Artificial Intelligence Poses Big Threat to Society, Warn Leading Scientists
Artificial Intelligence is on the cusp of transforming our world in ways many of us can barely imagine. While there’s much excitement about emerging technologies, a new report by 26 of the world’s leading AI researchers warns of the potential dangers that could emerge over the coming decade, as AI systems begin to surpass levels of human performance.
Source: Henry Ridgwell
Automated hacking is identified as one of the most imminent applications of AI, especially so-called "phishing" attacks.
“That part used to take a lot of human effort – you had to study your target, make a profile of them, craft a particular message – that’s known as phishing. We are now getting to the point where we can train computers to do the same thing. So you can model someone’s topics of interest or preferences, their writing style, the writing style of a close friend, and have a machine automatically create a message that looks a lot like something they would click on,” says report co-author Shahar Avin of the Center for the Study of Existential Risk at Britain’s University of Cambridge.
In an era of so-called "fake news," the implications of AI for media and journalism are also profound.
Programmers from the University of Washington last year built an AI algorithm to create a video of Barack Obama, allowing them to program the "fake" former president to say anything they wished. It’s just the start, says Avin.
“You create videos and audio recordings that are pixel to pixel indistinguishable from real videos and real audio of people. We will need new technical measures. Maybe some kind of digital signatures, to be able to verify sources.”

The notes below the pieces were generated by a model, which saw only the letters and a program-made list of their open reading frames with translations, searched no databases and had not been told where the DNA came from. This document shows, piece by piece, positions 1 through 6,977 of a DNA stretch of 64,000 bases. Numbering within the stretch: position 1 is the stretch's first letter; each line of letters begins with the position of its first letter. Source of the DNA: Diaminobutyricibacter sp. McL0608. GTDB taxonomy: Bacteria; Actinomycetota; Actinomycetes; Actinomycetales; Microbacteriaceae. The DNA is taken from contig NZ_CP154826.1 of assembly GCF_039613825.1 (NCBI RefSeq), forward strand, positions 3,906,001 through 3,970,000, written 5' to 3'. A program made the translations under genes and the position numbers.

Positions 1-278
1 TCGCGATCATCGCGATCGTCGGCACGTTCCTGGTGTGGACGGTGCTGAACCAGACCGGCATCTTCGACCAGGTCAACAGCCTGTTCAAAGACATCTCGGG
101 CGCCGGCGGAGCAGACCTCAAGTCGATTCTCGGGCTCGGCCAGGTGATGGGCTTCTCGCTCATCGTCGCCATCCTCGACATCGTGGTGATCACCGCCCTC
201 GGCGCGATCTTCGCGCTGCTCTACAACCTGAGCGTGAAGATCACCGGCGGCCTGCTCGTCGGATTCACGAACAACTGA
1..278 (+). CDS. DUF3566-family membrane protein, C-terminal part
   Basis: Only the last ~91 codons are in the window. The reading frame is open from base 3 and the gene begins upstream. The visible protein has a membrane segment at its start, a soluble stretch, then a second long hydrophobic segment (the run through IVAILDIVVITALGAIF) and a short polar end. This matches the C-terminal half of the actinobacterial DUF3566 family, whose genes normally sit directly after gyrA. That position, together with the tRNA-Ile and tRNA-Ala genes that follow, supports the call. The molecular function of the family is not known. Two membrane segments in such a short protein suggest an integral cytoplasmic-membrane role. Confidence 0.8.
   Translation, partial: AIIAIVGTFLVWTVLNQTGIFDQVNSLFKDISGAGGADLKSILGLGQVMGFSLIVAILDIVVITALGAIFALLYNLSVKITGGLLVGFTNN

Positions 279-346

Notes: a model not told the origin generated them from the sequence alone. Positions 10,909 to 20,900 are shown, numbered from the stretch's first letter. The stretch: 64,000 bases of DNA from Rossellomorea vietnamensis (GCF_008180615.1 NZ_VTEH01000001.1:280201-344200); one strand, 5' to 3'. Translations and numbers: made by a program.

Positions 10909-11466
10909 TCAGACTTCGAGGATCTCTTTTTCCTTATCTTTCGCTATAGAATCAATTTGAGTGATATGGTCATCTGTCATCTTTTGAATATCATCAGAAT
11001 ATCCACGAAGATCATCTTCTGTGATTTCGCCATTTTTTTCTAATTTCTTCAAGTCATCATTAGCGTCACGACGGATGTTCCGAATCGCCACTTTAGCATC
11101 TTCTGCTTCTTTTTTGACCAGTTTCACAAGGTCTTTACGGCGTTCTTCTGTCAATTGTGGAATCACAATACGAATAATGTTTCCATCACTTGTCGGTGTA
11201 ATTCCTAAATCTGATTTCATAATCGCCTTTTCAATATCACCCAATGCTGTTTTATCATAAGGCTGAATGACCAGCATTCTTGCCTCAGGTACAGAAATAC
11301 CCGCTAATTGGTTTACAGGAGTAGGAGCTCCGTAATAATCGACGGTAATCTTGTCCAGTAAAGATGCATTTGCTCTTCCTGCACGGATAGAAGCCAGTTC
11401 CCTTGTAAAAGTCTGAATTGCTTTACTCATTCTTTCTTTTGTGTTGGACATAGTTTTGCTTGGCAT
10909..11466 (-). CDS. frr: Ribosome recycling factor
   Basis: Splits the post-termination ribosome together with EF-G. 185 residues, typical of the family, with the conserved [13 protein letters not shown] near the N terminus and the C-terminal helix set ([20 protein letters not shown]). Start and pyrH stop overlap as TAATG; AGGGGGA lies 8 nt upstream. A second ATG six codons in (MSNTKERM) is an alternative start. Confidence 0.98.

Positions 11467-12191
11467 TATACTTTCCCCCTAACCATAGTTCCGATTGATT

There is much excitement over technology such as self-driving AI cars, with big tech companies alongside giant car makers vying to be the first to market. The systems, however, are only as secure as the environments in which they operate.
“You can have a car that is as good and better at navigating the world than your average driver. But you put some stickers on a ‘Stop’ sign and it thinks it’s ‘Go at 55 miles per hour.’ As long as we haven’t fixed that problem, we might have systems that are very safe, but are not secure. We could have a world filled with robotic systems that are very useful and very safe, but are also open to an attack by a malicious actor who knows what they are doing,” adds Avin.
The report warns that the proliferation of drones and other robotic systems could allow attackers "to deploy or re-purpose such systems for harmful ends, such as crashing fleets of autonomous vehicles, turning commercial drones into face-targeting missiles or holding critical infrastructure to ransom."
He says AI use in warfare is widely seen as one of the most disturbing possibilities, with so-called ‘killer robots’ and decision-making taken out of the hands of humans.
“You want to have an edge over your opponent by deploying lots and lots of sensors, lots and lots of small robotic systems, all of them giving you terabytes of information about what’s happening on the battlefield. And no human would be in a position to aggregate that information, so you would start having decision recommendation systems. At this point, do you still have meaningful human control?”
There is also the danger of AI being used in mass surveillance, especially by oppressive regimes.
The researchers stress the many positive applications of AI; however, they note that it is a dual-use technology, and assert that AI researchers and engineers should be proactive about the potential for its misuse.
The authors say AI itself will likely provide many of the solutions to the problems they identify.